Stuff you always bring and never use
You tend to throw a pair of binoculars in the car, but never/rarely use them? Leave them at home. The same goes for stuff like extra flashlights, a second box of eyepieces, radios, ice-chests, etc. All that junk is nice at a big star party, but you are not going to be at the dark site long enough to feel the need for this stuff.
A telescope that is just too much
|Small can be beautiful...|
We all want to maximize our observing experience, but if a telescope is so large and/or complex, that by the time you get it assembled and working it’s time to go home, leave it at home. Give me a freaking C8 for dark site use not a C11 or (horrors) C14. When all your buddies are packed up and ready to hit the road and you still don’t have the scope off its mount, I think you’ll begin to believe that sacrificing some aperture and/or features might not be such a bad idea.
Things that will annoy your fellow observers and possibly the landowner
Radios blasting your particular preference in music and green laser pointers that make the sky look like something out of Return of the Jedi have no more place at the club dark site than they do at a big, organized star party.
What to Bring
Sure, you know to pack the telescope, but make sure you pack all of it. One night, one cloudy night, when it wasn’t raining, nevertheless, I headed to the dark site with my C11. As soon as I arrived onsite, almost magically the clouds began to scurry off and I began assembling my big scope. Yes, as above, it was really too much for a short dark site run, but I was younger, stronger, and dumber then.
I had just got the NexStar 11 GPS on her tripod when I had a vision. Of the telescope’s hand control sitting on the dining room table of Chaos Manor South. And that was just where I’d left it. What to do? There wasn’t anything to do. I packed up and went home. I was just thankful I wasn’t at a star party 400 miles away.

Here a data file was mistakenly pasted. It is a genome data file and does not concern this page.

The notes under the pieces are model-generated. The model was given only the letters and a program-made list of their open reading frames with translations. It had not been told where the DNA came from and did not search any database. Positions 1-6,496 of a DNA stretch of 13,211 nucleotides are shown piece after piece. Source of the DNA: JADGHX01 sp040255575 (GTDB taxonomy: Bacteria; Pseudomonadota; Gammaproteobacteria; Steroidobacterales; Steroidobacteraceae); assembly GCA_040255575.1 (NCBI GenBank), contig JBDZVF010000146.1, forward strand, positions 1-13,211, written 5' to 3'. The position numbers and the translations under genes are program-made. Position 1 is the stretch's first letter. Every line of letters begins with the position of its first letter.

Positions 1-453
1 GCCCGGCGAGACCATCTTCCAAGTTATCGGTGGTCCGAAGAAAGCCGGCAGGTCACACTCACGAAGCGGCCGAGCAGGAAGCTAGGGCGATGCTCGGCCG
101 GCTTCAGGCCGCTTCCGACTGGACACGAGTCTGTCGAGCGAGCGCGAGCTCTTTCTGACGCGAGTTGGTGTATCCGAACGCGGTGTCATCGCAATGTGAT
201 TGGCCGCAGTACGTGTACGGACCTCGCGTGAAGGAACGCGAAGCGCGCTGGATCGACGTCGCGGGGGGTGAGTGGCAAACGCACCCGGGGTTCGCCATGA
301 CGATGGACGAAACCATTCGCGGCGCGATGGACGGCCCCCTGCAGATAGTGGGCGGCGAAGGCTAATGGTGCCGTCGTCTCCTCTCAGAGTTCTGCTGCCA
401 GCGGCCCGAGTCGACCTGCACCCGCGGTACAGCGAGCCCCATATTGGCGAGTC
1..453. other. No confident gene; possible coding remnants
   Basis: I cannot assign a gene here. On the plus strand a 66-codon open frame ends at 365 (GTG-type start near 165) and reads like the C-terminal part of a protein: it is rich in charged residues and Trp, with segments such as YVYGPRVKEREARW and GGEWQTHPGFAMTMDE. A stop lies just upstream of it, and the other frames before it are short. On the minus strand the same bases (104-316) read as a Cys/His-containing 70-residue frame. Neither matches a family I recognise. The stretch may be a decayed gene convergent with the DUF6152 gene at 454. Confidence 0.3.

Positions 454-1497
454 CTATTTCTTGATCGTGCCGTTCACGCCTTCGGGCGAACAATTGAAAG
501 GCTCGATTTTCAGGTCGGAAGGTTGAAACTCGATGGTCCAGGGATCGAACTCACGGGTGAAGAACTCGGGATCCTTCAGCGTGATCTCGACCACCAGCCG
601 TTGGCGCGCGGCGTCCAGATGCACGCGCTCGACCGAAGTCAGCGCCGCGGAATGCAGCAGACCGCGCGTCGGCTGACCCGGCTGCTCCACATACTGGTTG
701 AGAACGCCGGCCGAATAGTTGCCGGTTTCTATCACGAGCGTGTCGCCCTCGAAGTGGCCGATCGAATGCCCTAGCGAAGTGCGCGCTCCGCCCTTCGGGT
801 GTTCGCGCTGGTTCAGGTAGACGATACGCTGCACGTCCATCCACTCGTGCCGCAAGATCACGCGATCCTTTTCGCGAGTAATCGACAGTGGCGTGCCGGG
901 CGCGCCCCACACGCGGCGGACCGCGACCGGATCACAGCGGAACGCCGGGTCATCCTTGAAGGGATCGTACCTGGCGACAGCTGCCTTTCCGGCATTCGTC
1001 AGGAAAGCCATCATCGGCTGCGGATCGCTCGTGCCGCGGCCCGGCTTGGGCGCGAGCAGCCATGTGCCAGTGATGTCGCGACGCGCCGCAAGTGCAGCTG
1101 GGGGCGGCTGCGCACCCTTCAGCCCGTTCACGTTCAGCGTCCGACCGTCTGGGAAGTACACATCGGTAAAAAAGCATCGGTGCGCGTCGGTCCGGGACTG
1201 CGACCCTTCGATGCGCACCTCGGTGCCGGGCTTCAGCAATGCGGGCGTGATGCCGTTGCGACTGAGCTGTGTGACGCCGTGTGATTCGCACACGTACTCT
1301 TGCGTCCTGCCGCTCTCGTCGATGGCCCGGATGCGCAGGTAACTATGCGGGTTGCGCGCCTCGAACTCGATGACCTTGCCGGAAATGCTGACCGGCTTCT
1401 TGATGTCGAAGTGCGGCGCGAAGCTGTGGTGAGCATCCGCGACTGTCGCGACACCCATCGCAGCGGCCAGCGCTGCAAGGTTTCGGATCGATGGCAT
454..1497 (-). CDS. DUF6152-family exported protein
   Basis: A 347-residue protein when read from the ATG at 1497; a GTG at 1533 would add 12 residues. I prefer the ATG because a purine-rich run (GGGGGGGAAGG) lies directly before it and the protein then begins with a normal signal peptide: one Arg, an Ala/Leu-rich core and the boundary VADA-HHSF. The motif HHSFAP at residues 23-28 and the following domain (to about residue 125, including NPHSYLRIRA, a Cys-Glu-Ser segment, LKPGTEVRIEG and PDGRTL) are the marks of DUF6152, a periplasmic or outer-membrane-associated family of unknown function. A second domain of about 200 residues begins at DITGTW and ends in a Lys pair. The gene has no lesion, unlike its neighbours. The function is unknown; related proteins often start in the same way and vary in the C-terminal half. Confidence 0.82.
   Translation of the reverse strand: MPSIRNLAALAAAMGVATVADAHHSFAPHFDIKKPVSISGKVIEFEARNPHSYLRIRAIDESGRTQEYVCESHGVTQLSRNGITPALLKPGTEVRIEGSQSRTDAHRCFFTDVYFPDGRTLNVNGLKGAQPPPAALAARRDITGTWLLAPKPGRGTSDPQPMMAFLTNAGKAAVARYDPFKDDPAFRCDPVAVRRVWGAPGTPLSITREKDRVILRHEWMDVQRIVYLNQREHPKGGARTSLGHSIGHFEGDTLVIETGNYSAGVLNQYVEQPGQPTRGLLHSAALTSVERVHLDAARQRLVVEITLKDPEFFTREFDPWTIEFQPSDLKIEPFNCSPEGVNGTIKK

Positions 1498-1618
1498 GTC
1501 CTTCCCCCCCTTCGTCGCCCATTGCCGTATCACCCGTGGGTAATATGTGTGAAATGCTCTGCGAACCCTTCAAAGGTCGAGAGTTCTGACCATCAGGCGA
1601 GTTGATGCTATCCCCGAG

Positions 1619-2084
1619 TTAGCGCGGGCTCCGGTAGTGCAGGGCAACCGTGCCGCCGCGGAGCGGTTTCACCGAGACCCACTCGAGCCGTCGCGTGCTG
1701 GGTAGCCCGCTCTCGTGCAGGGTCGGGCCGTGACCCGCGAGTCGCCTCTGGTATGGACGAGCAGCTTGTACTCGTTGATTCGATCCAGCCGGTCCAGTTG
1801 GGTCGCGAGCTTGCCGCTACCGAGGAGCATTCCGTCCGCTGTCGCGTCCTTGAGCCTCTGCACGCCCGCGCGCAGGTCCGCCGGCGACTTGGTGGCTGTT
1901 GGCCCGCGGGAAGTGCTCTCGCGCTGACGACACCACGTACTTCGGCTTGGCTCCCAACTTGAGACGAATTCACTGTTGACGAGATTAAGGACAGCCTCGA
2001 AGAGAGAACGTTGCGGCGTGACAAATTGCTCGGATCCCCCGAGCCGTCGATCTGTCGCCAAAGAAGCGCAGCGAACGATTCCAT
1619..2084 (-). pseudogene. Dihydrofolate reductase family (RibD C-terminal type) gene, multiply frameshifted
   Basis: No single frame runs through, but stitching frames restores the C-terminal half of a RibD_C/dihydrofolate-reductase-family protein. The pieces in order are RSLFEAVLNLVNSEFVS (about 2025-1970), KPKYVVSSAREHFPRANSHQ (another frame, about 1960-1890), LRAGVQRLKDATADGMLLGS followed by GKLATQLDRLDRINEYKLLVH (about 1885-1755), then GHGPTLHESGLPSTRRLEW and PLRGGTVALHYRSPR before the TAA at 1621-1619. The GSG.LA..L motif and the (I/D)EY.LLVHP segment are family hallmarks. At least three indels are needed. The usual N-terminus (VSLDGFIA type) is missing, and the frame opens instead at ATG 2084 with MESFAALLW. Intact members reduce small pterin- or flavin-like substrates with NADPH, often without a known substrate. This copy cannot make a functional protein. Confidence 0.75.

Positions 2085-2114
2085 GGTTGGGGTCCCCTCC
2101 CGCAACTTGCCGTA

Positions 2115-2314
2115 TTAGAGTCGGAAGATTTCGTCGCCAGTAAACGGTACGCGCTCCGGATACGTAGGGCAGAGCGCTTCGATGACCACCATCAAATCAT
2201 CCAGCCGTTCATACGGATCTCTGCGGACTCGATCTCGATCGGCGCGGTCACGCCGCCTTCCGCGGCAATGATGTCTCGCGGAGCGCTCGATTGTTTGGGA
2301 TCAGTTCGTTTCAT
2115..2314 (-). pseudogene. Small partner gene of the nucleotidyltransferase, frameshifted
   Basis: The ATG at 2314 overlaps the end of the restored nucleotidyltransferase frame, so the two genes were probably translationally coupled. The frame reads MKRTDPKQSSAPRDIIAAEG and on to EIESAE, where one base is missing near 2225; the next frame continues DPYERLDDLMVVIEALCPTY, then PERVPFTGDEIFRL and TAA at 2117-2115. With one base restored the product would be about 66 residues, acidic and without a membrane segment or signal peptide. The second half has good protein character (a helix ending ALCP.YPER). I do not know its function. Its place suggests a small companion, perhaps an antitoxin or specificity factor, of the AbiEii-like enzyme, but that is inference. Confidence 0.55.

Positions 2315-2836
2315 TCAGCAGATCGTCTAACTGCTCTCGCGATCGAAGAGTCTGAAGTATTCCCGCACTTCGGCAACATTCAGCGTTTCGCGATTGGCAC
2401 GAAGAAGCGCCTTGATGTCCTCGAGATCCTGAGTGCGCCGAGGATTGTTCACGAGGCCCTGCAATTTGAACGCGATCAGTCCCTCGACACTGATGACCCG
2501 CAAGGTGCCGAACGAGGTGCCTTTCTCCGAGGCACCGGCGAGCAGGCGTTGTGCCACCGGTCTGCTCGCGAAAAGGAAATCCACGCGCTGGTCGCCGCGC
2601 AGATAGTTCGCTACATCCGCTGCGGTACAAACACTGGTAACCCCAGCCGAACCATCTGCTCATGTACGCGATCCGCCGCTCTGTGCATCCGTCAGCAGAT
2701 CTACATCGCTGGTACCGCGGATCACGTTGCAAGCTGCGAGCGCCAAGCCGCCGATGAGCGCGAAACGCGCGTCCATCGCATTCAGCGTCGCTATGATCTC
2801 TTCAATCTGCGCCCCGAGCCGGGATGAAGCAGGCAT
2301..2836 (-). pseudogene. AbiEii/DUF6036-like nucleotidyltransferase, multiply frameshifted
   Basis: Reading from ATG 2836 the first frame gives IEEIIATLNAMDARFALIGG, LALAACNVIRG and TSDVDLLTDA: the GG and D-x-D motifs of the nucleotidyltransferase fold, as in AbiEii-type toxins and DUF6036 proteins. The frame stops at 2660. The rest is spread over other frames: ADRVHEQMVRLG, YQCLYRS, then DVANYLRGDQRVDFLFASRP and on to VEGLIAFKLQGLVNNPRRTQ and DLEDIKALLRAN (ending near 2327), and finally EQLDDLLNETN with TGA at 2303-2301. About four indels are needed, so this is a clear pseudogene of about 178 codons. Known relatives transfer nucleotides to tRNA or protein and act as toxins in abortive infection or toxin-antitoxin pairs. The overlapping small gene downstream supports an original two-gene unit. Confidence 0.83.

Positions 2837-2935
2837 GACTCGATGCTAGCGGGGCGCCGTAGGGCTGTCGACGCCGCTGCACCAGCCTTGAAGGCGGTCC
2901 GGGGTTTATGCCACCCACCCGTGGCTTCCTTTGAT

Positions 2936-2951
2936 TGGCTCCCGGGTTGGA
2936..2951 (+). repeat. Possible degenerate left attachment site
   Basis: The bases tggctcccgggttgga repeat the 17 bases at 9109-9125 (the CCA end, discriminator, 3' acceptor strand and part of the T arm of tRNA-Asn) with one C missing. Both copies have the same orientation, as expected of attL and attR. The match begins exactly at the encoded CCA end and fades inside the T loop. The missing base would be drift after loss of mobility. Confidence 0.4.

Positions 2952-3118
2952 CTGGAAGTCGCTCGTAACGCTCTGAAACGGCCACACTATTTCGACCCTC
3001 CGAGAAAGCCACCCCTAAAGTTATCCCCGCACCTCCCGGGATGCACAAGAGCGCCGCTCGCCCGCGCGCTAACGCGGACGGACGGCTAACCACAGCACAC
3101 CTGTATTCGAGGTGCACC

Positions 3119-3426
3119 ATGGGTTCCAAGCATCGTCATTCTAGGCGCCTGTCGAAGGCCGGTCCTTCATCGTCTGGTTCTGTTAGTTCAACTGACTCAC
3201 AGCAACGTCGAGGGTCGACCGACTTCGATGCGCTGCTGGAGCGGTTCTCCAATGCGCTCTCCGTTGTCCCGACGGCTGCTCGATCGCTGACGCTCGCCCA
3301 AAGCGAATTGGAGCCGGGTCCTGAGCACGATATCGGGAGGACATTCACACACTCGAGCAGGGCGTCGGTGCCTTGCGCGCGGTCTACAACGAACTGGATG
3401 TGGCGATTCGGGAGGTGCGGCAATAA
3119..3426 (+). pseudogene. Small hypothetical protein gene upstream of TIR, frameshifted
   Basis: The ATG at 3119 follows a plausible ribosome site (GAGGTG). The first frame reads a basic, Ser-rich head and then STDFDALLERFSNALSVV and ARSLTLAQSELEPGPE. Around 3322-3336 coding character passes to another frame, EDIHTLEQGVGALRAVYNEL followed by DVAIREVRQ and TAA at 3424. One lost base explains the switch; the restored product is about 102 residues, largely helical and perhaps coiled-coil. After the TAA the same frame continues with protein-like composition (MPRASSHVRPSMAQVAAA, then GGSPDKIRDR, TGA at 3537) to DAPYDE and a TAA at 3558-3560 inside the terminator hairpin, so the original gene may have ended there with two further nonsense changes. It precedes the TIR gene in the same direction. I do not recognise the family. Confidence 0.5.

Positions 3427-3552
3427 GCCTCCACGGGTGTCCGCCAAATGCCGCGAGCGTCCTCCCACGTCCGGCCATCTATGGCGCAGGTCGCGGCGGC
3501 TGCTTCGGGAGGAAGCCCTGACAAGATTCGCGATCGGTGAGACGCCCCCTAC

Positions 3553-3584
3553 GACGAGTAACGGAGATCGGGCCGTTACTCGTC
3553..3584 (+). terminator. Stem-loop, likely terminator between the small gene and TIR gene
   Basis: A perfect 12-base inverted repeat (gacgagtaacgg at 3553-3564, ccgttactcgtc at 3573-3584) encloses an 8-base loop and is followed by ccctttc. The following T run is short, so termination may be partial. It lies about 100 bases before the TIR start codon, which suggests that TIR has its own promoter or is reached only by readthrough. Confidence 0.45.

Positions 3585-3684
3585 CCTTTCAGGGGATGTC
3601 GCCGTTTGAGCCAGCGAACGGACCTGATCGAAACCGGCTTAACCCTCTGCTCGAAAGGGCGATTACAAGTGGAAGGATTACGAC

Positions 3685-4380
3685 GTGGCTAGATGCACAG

In the interests of this sort of thing not happening to you, it’s a good idea to have a checklist. If you know an item is necessary, put it on the list and don’t check it off till it is packed in the car.
|A telescope that doesn't need batteries can be nice sometimes...|
Some lucky folks have AC power available at the club site, but that is rare. Be prepared to operate off batteries all night. So, ensure your batteries are fully charged beforehand. Don’t just assume they are. What sort of batteries? I favor the ubiquitous 17ah jump start battery packs. Not only do they have enough juice to power most scopes and accessories all night, they usually have built in lights which are handy when you are packing up at the end of the evening. Yes, don’t take too much stuff, but don’t scrimp on batteries. I always take one for the (goto) scope, one for the dew heaters, and one for the laptop.
At home, in my backyard, I can often get by without a dew heater system on my SCTs and refractors. My house and neighboring houses and trees shield much of the heat sucking sky from the view of my scope, acting as giant dew shields. On an open field out in the country? Uh-uh. Even if your area is drier than my Gulf Coast stomping grounds, you’ll need something to keep dew off.
Dew prevention is a subject for an entire article, but I can offer some basic guidance here: use heater strips on objective or corrector. If all you have is a dew-zapper gun—a 12 vdc hair drier cum window defroster—you will soon lose the battle against dew. A zapper can be sufficient for the secondary mirror of a Newtonian reflector, however.
You’d think this would be something I’d tell you to leave at home, but it isn’t. Even for a relatively short visual observing run, being comfortable means you will see a lot more. Bring the chair along.
Use that checklist to make sure you bring the vitals: eyepieces, star diagonals, star charts (or a smart phone or tablet), red flashlights, etc. Don’t overdo. I restrict myself to one eyepiece case and one accessory box (a large Plano tacklebox).
|"If it ain't raining." Sometimes you eat the bear, and sometimes...|
Whether “just” a can of Deep Woods Off, or a Thermacell, don’t even think about heading to the dark site without bug zappers except in the very depths of winter.